ShareThis Page
Guitarist Kevin Eubanks enjoying the road after ‘Tonight Show’ |

Guitarist Kevin Eubanks enjoying the road after ‘Tonight Show’

| Wednesday, March 26, 2014 9:01 p.m
Harper Public Relations
Guitarist Kevin Eubanks once led 'The Tonight Show' band.

Guitarist Kevin Eubanks has found a musical benefit to life on the road.

“There is just so much music out there if you just take away the borders,” he says.

He says playing with performers such as Vince Gill, Clint Black and Jerry Douglas during his years on “The Tonight Show” broadened his musical thinking. But, he adds, his current touring is opening him to “a new generation of players” from Russia to Brazil.

He will bring a taste of what those experiences have meant March 29 to Manchester Craftsmen’s Guild on the North Side.

It is a show that will see him in a drum-less trio with saxophonist Bill Pierce and bassist Rene Camacho. Eubanks, 56, says the music he is playing these days is rooted in the jazz he has been presenting since he emerged as one of the “Young Lions” of the genre in the mid-’80s. His music always has been rooted in mainstream jazz guitar, but it has had fresh, post-modern touches, too.

Now, he says, it’s also greatly blues-oriented, having been shaped by some of the performers on “The Tonight Show.”

“Blues brings you closer to the groove,” he says. “It gets you down to the essence of things and gets you closer to the people.”

Eubanks, born in Philadelphia, attended the Berklee School of Music in Boston, where he met saxophonist Branford Marsalis. That friendship led to many musical connections early in their careers and, eventually, took the guitarist to “The Tonight Show” band, which Marsalis was leading.

Eubanks became the leader of that orchestra in 1995 and led it until 2010, when he decided it was time to take his career back to the touring circuit.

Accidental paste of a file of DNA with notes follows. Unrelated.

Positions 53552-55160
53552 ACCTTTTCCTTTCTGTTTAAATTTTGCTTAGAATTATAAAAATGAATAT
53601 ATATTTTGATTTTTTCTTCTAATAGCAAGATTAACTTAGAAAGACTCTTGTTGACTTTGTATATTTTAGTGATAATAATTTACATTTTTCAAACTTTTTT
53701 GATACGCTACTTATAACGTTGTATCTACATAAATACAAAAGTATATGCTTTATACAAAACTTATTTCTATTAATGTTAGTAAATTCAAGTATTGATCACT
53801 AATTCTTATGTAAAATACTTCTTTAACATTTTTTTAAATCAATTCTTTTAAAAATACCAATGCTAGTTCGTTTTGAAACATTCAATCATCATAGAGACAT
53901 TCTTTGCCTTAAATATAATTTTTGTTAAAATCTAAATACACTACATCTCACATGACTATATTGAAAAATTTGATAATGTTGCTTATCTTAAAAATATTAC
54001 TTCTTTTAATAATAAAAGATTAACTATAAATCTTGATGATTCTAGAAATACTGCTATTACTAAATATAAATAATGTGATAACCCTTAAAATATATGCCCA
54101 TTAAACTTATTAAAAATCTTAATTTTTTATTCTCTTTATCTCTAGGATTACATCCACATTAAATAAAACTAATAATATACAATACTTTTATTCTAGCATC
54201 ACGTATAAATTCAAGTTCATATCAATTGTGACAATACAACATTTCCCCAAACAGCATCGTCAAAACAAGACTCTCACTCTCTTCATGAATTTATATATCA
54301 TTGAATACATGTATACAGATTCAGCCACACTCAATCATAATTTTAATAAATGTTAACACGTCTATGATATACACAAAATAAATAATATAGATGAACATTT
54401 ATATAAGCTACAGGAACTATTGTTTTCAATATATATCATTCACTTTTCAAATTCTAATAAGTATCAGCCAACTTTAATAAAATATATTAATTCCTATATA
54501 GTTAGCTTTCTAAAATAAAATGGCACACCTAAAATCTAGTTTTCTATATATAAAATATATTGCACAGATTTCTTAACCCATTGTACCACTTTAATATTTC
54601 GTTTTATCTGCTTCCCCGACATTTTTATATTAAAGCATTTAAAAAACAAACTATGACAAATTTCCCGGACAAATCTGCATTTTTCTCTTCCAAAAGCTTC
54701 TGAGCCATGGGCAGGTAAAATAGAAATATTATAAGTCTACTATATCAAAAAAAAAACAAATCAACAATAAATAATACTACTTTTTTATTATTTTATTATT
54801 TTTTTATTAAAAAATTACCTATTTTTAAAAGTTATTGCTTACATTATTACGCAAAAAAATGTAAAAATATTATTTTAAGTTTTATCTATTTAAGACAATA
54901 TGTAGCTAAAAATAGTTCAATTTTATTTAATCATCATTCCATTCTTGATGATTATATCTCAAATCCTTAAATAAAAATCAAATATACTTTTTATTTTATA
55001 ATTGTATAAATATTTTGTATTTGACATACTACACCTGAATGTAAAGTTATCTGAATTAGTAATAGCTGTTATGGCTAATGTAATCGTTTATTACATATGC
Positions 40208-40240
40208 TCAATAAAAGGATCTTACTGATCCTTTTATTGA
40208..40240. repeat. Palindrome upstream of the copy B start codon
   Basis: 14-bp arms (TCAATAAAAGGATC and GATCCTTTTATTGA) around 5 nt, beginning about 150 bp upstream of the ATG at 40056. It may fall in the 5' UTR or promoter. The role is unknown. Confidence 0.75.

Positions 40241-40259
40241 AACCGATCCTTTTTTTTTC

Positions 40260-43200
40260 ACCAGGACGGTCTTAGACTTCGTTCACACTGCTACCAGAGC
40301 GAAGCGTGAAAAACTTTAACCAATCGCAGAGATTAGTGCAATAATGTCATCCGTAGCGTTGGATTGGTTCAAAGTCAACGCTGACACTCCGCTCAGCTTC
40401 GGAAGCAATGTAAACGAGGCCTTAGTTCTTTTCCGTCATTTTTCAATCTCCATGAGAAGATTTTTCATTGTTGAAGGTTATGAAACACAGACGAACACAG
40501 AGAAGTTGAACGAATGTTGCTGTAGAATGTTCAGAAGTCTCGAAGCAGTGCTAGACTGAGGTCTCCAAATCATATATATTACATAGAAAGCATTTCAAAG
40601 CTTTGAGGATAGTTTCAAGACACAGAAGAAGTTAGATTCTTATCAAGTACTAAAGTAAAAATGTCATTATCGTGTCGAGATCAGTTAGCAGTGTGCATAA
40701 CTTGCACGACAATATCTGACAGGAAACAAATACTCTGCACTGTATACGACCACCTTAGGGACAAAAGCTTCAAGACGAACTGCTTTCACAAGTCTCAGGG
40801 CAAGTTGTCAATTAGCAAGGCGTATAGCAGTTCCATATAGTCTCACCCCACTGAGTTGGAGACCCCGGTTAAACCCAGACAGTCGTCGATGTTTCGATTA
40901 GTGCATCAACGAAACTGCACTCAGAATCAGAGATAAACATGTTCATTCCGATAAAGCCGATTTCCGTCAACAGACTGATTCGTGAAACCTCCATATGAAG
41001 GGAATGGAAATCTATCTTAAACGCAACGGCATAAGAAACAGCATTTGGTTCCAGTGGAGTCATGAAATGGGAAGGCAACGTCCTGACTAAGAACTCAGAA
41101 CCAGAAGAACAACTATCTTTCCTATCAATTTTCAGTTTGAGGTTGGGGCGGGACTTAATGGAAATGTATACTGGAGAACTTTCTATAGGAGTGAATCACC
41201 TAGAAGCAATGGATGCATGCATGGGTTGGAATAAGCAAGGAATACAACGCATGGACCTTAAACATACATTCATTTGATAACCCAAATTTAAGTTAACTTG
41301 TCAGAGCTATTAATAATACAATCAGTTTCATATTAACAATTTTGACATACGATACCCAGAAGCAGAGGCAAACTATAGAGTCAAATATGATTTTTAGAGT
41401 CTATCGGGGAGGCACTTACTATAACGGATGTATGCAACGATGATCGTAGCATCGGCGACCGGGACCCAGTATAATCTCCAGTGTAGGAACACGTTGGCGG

“One life sort of precludes the other,” he says about working five nights a week on TV, as opposed to being on the road. ”But Jay (Leno) and I have stayed close, and we’re always talking about things that are happening.”

But now he is enjoying traveling, working frequently with his brother, trombonist Robin, and bassist Dave Holland.

The time on TV had its strong side, too, he says.

“I’m glad to be out (on the road),” he says, “but I learned so much during that time it has really helped me understand the business, marketing and publicity.”

Bob Karlovits is a staff writer for Trib Total Media. He can be reached at or 412-320-7852.

Categories: Music
TribLIVE commenting policy

You are solely responsible for your comments and by using you agree to our Terms of Service.

We moderate comments. Our goal is to provide substantive commentary for a general readership. By screening submissions, we provide a space where readers can share intelligent and informed commentary that enhances the quality of our news and information.

While most comments will be posted if they are on-topic and not abusive, moderating decisions are subjective. We will make them as carefully and consistently as we can. Because of the volume of reader comments, we cannot review individual moderation decisions with readers.

We value thoughtful comments representing a range of views that make their point quickly and politely. We make an effort to protect discussions from repeated comments either by the same reader or different readers

We follow the same standards for taste as the daily newspaper. A few things we won't tolerate: personal attacks, obscenity, vulgarity, profanity (including expletives and letters followed by dashes), commercial promotion, impersonations, incoherence, proselytizing and SHOUTING. Don't include URLs to Web sites.

We do not edit comments. They are either approved or deleted. We reserve the right to edit a comment that is quoted or excerpted in an article. In this case, we may fix spelling and punctuation.

We welcome strong opinions and criticism of our work, but we don't want comments to become bogged down with discussions of our policies and we will moderate accordingly.

We appreciate it when readers and people quoted in articles or blog posts point out errors of fact or emphasis and will investigate all assertions. But these suggestions should be sent via e-mail. To avoid distracting other readers, we won't publish comments that suggest a correction. Instead, corrections will be made in a blog post or in an article.